keyboard interactive authentication is used.

I. Background

OpenSSH is an implementation of the SSH protocol suite, providing an
encrypted and authenticated transport for a variety of services,
including remote shell access.

The security of the SSH connection relies on the server authenticating
itself to the client as well as the user authenticating itself to the
server. SSH servers uses host keys to verify their identity.

RFC 4255 has defined a method of verifying SSH host keys using Domain
Name System Security (DNSSEC), by publishing the key fingerprint using
DNS with "SSHFP" resource record. RFC 6187 has defined methods to use
a signature by a trusted certification authority to bind a given public
key to a given digital identity with X.509v3 certificates.

The PAM (Pluggable Authentication Modules) library provides a flexible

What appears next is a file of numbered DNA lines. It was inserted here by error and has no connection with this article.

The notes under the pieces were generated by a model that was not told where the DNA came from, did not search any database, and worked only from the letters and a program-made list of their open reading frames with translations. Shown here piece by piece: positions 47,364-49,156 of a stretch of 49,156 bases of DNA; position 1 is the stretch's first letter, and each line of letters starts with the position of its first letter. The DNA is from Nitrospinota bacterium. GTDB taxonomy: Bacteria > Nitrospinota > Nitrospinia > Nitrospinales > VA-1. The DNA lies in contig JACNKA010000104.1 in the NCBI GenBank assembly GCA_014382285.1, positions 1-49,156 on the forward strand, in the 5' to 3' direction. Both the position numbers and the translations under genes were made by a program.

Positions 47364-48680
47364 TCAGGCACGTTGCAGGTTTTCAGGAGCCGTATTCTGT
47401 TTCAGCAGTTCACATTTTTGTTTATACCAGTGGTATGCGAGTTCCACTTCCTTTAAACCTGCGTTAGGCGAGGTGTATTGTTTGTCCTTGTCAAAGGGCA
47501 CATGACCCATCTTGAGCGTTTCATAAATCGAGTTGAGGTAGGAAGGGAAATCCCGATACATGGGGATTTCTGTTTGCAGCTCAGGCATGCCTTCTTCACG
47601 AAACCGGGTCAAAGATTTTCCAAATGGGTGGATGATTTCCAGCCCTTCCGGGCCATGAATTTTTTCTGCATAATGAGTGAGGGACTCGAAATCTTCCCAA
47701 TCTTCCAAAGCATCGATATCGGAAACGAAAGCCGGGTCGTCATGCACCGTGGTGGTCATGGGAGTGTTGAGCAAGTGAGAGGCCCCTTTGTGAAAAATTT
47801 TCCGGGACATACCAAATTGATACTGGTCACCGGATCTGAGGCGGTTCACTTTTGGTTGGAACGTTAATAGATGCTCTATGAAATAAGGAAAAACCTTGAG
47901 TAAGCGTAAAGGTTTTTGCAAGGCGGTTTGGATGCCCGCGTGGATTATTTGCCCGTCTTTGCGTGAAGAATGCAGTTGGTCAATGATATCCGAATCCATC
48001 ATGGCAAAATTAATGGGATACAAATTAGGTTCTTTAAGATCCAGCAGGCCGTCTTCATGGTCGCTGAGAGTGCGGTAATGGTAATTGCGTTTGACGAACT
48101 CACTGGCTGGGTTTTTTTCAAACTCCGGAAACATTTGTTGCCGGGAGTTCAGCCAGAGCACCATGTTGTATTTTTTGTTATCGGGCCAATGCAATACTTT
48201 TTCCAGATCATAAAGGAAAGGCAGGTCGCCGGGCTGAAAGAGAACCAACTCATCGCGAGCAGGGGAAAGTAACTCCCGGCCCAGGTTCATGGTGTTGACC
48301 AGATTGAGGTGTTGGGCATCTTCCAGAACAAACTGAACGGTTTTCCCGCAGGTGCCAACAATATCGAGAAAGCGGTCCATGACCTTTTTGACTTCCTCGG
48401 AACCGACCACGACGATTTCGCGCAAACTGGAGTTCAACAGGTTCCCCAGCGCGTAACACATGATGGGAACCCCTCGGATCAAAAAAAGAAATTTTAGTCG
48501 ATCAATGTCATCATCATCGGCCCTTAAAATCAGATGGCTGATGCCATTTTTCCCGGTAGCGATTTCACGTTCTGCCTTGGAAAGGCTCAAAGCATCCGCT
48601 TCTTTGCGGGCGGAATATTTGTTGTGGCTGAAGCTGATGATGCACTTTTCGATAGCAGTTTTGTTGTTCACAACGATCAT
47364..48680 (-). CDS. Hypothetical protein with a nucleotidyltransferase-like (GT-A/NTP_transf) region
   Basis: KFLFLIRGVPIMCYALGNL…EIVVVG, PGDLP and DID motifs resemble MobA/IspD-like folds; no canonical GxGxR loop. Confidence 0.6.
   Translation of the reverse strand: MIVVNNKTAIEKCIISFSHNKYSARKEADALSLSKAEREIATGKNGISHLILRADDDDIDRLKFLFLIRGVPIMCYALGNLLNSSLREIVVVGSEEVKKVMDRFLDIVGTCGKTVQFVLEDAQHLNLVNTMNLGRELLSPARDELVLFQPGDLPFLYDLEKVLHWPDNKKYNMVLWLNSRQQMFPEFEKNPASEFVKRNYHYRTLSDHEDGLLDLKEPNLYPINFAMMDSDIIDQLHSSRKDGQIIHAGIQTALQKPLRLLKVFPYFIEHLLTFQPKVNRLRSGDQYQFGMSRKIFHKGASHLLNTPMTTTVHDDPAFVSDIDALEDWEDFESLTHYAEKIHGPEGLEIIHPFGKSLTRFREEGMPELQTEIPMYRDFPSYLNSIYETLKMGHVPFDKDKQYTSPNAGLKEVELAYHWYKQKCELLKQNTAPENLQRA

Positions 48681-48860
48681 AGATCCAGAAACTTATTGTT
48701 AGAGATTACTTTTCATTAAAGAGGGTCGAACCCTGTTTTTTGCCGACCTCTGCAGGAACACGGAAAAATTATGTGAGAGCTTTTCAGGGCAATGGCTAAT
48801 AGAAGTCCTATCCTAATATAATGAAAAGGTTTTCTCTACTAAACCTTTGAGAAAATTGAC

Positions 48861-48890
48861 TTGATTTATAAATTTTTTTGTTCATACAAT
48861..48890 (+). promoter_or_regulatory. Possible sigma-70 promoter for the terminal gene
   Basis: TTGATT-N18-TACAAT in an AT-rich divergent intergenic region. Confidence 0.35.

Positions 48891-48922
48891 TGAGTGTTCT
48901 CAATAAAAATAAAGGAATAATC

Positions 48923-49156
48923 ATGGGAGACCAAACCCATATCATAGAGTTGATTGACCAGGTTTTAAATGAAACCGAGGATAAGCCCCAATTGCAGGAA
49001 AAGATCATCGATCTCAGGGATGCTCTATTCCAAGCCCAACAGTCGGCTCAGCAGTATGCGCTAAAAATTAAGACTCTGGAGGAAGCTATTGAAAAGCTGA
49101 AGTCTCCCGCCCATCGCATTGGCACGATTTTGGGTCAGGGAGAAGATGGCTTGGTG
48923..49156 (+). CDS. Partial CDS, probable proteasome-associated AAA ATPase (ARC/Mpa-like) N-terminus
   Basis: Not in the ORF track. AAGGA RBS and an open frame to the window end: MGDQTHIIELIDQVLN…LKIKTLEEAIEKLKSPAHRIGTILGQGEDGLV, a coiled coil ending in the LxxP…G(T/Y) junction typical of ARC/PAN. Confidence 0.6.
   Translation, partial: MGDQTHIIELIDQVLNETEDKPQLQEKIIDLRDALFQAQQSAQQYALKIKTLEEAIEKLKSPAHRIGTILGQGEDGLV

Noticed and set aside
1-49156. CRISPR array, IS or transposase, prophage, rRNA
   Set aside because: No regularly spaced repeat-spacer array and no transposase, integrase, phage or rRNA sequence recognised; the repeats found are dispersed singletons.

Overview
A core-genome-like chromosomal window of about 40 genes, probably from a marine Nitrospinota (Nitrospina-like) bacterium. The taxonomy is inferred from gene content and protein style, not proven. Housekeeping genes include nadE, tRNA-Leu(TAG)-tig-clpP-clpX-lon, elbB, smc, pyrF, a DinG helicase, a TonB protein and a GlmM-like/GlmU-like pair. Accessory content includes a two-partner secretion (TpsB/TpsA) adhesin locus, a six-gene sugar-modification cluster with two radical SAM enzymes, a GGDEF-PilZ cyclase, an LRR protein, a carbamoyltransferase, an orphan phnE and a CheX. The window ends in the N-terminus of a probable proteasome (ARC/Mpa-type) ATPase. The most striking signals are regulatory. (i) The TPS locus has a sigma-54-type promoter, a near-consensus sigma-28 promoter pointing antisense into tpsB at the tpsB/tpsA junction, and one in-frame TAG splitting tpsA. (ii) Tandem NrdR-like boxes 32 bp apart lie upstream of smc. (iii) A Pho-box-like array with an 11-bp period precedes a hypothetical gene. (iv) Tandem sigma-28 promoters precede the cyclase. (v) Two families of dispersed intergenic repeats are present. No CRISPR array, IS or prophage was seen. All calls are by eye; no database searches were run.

framework for user authentication and session setup / teardown.

OpenSSH uses PAM for password authentication by default.

II. Problem Description

OpenSSH clients does not correctly verify DNS SSHFP records when a server
offers a certificate. [CVE-2014-2653]

OpenSSH servers which are configured to allow password authentication
using PAM (default) would allow many password attempts.

III. Impact

A malicious server may be able to force a connecting client to skip DNS
SSHFP record check and require the user to perform manual host verification
of the host key fingerprint. This could allow man-in-the-middle attack
if the user does not carefully check the fingerprint. [CVE-2014-2653]

A remote attacker may effectively bypass MaxAuthTries settings, which would
enable them to brute force passwords. [CVE-2015-5600]

IV. Workaround

Systems that do not use OpenSSH are not affected.

There is no workaround for CVE-2014-2653, but the problem only affects